These are all the things you should never say to a journalism student

Did you really just say that? Like seriously?

As soon as I started college, all of my friends, family, and fellow students only wanted to know one thing: what’s my major? If you're like me, and proudly announce that you're going to be a journalism major, don’t be surprised when you are offered a few “words of wisdom." Although most people mean well, it's good to have a clever and calm response to help overcome a lot of awkward, small-talk situations. I'm two years in and the assumptions keep getting crazier…

“You know it’s a dying art…"

This is by far the most common remark I've heard. A bit like the urban legend of the crocodiles in the New York subway, no one is really sure where this idea came from. Are there fewer printed magazines and newspapers? Yes. Are there also more digital media outlets than ever? Yes. What's even more amazing is that instead of picking up just one paper to rely on for all of your world news, most readers consult a whole variety of different publications. The landscape of journalism may be changing but it’s not the same as being a Latin major (my apologies to all of you Latin majors out there).

“The salary is terrible"

And? I'm a student, I'm used to being broke! It sounds cliché but isn't doing something you enjoy more valuable than being well-paid? Can't we join the generation of people (unfortunately referred to as yuppies) who've gone from well-paid jobs in industries like finance to small start-ups that reflect their real passions?

I plan on skipping straight to the passion part. My intern salary may be terrible, or even non-existent, but so will the intern salary of many of my fellow graduates. A foot in the door is a foot in the door, after all.

“It has nothing to do with luck"

There's a huge difference between making your own luck and there being no such thing as luck. Of course, luck is important, but that doesn’t mean we should sit back and wait for it to strike. Getting a great internship or publishing your first piece is about perseverance mixed with opportunity. If I have a great idea, I tell someone about it. In fact, I tell everyone about it until somebody bites. Don’t give up at the first no. A very successful business woman once told me that she viewed her success by the caliber of the people she was rejected by, and I take her strategy to heart.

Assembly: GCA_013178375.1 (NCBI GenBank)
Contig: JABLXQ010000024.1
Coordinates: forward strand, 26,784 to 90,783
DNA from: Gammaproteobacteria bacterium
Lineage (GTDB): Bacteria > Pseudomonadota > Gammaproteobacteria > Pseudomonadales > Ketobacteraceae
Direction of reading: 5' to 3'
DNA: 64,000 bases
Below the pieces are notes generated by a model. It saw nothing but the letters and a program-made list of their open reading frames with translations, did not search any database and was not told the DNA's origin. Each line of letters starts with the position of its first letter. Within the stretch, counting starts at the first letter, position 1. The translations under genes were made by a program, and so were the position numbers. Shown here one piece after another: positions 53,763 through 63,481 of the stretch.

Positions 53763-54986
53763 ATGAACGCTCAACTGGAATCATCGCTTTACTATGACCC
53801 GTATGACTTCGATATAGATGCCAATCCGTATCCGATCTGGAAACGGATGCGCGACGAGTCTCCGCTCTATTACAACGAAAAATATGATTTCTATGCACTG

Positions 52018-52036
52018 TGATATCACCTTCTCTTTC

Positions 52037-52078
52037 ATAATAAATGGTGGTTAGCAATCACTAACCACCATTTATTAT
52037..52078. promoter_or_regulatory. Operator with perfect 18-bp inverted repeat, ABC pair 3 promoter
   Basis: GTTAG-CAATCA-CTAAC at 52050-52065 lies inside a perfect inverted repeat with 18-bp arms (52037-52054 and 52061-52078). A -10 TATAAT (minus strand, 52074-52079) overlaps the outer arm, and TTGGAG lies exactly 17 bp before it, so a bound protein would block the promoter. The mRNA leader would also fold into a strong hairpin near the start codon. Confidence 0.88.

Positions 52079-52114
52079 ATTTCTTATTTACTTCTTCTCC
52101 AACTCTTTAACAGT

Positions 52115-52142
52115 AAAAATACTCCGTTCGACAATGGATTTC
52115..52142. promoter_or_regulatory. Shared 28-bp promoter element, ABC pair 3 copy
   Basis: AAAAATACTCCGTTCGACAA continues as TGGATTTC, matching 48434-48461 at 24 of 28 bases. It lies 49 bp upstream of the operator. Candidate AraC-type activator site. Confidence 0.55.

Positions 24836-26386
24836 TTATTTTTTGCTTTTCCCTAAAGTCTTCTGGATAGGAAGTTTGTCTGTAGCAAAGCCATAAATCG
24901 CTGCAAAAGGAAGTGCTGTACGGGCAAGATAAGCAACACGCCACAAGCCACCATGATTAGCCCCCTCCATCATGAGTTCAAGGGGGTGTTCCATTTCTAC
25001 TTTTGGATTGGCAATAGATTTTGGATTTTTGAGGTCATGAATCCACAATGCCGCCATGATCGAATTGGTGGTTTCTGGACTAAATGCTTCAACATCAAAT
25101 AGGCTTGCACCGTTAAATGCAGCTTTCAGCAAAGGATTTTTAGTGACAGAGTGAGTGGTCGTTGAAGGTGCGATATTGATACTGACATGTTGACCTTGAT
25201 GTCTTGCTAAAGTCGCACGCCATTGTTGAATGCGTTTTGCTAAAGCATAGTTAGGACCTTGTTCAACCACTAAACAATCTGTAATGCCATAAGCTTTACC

“It’s just so political"

Just as not all medical students become neurosurgeons, not all journalism students write about politics. The great thing about journalism is that it gives me the opportunity of perpetual discovery. I can go from writing a theater review one day, to a reflective essay about growing up in a small rural town the next. You may even discover a topic that you like writing about so much that you decide to specialize in it. As an aspiring journalist, I am a storyteller. My job is to take a bunch of research and data and craft it into something that captures people. Maybe I capture their imagination or their sense of humor, or even their outrage, but as long as they keep reading, I've won.

“Do you need a degree to do that?"

This is a sticky issue. Many people believe that writing is easy and when it comes to the simple mechanics, it is. Anyone can start their own website and anyone can write an opinion piece. But in reality, journalism is so much more. As journalists, we have a chance to write about the things we're passionate about, alongside things we couldn’t care less about (which is the same as most careers out there). College is teaching me how to conduct better research, how to present both sides of a story, how to identify my personal biases, and so much more. Anyone can be a writer, but it takes skill and acumen to be a journalist.

“It’s not like in the movies"

What?? You mean if I'm Archaeology major I won’t get to crack a whip and drink from mythical chalices?

Obviously, life is not like the movies. If it was, I wouldn’t spend rainy days curled up in front of the tv screen.  The film "Spotlight" is the perfect example of the way investigative journalism can shape the world around us. The story captures the sense of tedium and frustration that the journalists felt but they were still gripped by the story. It demonstrates that journalism is not something you pursue on whim.

If the Boston Globe journalists had published the first piece of the puzzle on its own it would have turned into a he-said she-said that was quickly forgotten. Instead they waited and kept working until they had crafted a piece that would change the landscape of the Church in Boston and eventually earn them a Pulitzer Prize for public service. The film may have condensed months and months of hard slog into 2 hours and 9 minutes of movie magic but if you are like me, what you should be amazed by is the months and months. I know working for a publication is going to be hard, but I'm not afraid of hard work.

We're all part of a society of opinion leaders and tastemakers that keep the world on its toes. Whether you're just starting college or already in the thick of the action, take these assumptions about journalism majors with the poise of the journalist you are becoming.